2013: Children with Disabilities
Equity through inclusion
§ A review of 14 developing countries found that people with disabilities were more likely to experience poverty than their peers.
§ The gap for primary school completion for boys with disability is 10 per cent and for girls with disability it is 11 per cent.
§ Children with disabilities are also at a greater risk of experiencing violence than peers without disabilities: 3.7 times more likely for combined measures of violence.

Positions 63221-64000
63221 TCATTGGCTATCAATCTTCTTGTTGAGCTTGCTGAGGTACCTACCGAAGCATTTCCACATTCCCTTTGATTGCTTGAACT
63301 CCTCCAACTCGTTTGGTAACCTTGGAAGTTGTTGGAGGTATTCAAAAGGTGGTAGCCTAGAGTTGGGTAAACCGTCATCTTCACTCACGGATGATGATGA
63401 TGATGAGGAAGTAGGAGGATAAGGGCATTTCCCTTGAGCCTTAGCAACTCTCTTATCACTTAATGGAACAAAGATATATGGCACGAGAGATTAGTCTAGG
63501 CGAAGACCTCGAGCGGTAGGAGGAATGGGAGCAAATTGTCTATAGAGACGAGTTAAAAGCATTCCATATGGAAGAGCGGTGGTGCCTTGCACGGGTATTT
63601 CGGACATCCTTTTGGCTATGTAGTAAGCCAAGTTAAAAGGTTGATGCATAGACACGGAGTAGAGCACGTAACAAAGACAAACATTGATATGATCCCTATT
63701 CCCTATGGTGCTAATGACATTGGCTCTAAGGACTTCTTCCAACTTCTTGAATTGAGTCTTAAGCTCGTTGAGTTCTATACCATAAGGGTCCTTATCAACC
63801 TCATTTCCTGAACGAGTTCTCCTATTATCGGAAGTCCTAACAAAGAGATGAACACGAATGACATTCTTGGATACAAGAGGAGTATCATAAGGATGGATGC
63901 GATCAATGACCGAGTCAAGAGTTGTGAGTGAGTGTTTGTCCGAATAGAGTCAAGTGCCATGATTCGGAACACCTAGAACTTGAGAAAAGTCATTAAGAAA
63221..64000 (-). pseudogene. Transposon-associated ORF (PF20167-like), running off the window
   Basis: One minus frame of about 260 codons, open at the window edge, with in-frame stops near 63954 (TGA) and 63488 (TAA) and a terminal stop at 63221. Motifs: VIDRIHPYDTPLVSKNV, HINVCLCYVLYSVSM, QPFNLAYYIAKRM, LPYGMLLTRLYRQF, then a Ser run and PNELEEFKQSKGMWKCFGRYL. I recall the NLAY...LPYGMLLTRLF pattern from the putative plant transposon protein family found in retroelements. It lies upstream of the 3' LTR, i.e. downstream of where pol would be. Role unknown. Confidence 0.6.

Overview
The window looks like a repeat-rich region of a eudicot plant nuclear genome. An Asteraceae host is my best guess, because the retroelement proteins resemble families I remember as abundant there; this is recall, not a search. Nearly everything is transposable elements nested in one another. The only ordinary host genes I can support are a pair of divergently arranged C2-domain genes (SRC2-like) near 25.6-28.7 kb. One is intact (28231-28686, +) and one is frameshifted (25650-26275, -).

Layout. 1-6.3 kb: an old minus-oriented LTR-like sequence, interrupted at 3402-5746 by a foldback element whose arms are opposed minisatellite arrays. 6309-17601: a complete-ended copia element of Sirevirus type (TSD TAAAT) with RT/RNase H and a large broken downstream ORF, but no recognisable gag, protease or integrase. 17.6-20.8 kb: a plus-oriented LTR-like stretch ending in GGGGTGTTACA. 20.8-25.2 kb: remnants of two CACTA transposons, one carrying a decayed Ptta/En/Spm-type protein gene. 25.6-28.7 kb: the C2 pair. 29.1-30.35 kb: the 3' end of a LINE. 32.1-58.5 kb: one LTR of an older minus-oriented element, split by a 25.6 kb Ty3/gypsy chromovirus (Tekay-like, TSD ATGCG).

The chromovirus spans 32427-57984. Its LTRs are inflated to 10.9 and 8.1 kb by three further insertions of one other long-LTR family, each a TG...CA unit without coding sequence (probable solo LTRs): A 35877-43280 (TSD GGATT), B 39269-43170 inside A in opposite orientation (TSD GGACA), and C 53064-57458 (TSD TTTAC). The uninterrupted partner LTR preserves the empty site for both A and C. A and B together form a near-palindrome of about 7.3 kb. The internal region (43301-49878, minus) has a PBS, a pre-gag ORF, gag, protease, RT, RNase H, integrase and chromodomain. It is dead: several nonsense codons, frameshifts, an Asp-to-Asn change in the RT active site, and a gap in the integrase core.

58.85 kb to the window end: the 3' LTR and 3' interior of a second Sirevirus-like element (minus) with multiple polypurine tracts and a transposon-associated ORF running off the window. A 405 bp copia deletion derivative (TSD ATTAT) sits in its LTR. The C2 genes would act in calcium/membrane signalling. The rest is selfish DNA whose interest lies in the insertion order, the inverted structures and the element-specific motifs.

It's about inclusion
Realising the rights of children with disabilities begins with creating an inclusive society, guided by the principles of the Convention on the Rights of Persons with Disabilities and the Convention on the Rights of the Child.
We have to eliminate discrimination, not just within ourselves, but in our laws, policies and systems. This means dismantling the barriers to inclusion; ending institutionalisation; moving beyond minimum standards; coordinating services to support the child, especially in early childhood; and involving children with disabilities in making decisions.
We will succeed when every child with a disability is recognised as a full and equal member of society who is an agent of change, and not merely a recipient of charity.
More information visit: http://www.unicef.org/sowc2013/